Blood smear and general staining is the best way of observing and studying the various cellular components of blood. A blood smear is a drop of blood spread over a glass slide, and then fixed and is stained.
Erythrocytes give the red color to the blood for its high content of hemoglobin, a protein which contains iron in its structure. Erythrocyte, in mammals, can be regarded as a modified cell because it has no nucleus and lacks mitochondria and other cellular organelles. It is shaped as a biconcave disc of about 7.5 µm in diameter, which gives greater exchange surface with the blood plasma. Erythrocytes are approximately 45% of blood volume.
Platelets are small portions of cytoplasm without nucleus. The main function of platelets is to cooperate on agglutination and blood coagulation. They are present in mammals, but not in lower vertebrates, and are generated by fragmentation of the cytoplasm of megakaryocytes, a cell type found in the bone marrow.
Leukocytes (white blood cells) contain nucleus and are colorless in fresh blood. Leukocyte cytoplasm contain two types of granules: azurophilic or primary granules, which are lysosomes, and specific or secondary granules, containing diverse types of substances. White blood cells are classified into granular and agranular. They all have azurophilic granules, but the specific granules only appear in the granular leukocytes.
Granular leukocytes encompass neutrophils, eosinophils and basophils, whereas agranular leukocytes include lymphocytes and monocytes. Neutrophils are the most abundant granular leukocytes and account for 60-70% of all leukocytes. They are easily recognized by their multilobed nucleus. Although they show cytoplasmic azurophilic granules, the specific granules are more abundant. Specific granules contain lysozymes, complement activators, collagenases, etcetera. Eosinophils account for 2 to 5% of the leukocyte population. Their nucleus is bilobed and the cytoplasmic specific granules show a strong appetite for acid dyes such as eosin. Basophils are the less abundant and smaller granular leukocytes, and are up to 0.5% of the total leukocytes. Their nucleus is slightly lobed. They contain specific granules which are stained by basic dyes such as haematoxylin.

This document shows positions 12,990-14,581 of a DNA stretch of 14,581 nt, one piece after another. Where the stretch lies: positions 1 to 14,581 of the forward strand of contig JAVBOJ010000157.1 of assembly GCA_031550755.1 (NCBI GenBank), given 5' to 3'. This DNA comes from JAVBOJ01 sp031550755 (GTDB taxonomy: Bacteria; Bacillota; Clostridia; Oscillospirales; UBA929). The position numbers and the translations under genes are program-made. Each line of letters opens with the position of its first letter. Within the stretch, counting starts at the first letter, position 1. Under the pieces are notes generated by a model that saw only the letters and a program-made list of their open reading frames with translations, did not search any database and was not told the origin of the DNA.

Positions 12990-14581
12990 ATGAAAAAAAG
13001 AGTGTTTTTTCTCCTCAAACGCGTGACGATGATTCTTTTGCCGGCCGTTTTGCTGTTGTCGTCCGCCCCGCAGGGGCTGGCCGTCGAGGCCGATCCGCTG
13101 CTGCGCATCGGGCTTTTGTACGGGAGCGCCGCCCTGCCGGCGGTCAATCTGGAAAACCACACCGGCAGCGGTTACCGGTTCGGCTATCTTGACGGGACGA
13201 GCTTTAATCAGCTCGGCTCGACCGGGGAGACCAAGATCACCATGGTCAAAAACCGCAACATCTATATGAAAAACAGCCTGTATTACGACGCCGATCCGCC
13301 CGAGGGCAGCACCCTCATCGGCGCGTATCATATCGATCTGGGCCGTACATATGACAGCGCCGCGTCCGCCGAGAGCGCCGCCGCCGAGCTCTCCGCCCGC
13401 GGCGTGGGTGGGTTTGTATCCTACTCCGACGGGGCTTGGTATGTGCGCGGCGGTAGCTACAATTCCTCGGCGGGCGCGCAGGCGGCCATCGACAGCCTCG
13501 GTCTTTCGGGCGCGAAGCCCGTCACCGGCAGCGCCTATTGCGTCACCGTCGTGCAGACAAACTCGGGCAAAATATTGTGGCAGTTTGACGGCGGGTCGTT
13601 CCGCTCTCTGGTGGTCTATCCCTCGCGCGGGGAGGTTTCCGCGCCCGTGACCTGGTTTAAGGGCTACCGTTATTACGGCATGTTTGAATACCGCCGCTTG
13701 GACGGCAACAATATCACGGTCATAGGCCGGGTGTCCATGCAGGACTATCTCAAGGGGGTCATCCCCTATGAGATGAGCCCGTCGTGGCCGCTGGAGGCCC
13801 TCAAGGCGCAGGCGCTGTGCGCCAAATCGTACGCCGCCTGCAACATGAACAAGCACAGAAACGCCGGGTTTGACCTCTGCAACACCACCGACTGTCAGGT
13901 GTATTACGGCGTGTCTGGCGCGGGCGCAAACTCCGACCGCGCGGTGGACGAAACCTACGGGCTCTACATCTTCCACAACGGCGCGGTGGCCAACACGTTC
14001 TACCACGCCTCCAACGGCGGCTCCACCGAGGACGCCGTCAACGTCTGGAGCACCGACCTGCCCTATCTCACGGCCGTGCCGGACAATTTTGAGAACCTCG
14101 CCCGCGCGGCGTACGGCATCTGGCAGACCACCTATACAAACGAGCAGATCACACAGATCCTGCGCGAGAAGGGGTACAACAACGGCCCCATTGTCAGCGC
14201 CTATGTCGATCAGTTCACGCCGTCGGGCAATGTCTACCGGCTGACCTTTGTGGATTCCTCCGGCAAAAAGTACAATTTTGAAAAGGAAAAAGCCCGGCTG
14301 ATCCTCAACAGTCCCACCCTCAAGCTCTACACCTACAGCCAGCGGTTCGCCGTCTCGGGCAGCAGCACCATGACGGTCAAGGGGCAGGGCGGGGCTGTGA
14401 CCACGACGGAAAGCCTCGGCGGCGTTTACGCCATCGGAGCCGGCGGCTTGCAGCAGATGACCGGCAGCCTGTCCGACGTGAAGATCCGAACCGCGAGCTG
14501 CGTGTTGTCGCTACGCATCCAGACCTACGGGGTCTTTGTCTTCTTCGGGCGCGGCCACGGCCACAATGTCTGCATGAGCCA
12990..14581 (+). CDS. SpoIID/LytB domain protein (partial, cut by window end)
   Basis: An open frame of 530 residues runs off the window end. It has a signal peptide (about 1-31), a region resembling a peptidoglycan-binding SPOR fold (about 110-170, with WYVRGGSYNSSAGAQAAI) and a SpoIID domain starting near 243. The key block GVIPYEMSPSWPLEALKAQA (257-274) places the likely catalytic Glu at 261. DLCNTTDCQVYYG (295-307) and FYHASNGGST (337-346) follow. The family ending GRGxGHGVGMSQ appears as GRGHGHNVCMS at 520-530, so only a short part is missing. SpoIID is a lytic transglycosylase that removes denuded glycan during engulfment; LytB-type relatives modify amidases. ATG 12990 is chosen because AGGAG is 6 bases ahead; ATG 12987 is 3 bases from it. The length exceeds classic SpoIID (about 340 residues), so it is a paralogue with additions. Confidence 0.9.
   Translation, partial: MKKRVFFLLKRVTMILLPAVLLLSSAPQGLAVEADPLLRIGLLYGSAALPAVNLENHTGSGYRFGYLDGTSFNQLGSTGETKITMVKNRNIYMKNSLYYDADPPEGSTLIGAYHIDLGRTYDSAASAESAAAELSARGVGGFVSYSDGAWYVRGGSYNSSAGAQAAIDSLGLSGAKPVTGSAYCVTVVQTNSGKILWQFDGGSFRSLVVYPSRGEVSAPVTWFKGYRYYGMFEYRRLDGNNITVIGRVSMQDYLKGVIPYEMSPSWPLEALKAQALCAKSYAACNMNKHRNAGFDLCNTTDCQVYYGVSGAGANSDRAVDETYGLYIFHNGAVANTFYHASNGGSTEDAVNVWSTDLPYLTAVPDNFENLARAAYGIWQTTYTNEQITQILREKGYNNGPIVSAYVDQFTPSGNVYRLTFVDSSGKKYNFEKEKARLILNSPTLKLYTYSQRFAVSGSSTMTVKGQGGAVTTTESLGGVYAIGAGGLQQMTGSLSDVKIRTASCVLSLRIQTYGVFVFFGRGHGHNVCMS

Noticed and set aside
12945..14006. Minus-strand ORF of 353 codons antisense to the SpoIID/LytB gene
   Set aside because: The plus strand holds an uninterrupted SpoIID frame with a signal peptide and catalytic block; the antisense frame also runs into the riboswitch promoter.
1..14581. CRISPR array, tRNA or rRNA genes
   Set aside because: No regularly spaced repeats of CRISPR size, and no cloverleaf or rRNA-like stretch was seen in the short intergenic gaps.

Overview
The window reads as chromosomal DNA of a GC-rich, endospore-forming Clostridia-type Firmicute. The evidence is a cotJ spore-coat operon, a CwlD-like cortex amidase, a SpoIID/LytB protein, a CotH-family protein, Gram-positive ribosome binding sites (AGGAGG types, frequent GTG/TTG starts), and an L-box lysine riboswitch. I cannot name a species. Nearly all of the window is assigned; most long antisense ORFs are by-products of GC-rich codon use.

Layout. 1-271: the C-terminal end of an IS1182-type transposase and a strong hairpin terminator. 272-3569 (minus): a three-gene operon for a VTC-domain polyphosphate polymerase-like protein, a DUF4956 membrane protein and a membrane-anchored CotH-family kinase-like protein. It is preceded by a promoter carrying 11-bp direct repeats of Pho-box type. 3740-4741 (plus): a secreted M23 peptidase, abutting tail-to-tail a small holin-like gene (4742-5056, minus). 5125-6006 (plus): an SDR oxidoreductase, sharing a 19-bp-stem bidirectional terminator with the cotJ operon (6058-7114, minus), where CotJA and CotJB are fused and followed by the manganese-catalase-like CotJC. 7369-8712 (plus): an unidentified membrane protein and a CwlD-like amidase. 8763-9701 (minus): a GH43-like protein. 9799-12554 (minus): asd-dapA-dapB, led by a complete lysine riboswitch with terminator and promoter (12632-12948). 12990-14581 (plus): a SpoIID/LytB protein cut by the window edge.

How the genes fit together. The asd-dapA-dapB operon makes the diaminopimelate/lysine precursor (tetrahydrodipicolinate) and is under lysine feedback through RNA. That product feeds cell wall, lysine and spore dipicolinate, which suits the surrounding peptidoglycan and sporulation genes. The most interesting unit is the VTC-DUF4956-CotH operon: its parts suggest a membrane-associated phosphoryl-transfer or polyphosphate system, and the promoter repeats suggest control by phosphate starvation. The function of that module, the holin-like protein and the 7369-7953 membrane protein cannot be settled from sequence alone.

Agranular leukocytes lack specific granules in their cytoplasm, but have a small population of nonspecific grains. Lymphocytes are the second most abundant type of leukocyte, after neutrophils, and account for 20 to 35% of blood cells. These cells are small, although they show some variability in size, which appears not to be related to the different types of lymphocytes. The two main groups of lymphocytes are B and T. The other agranular leukocytes are monocytes. Monocytes show large size in blood smears and have a kidney-shaped nucleus. Monocytes help in the defense of the body by leaving the blood and moving to the site of infection or injury, where they become macrophages.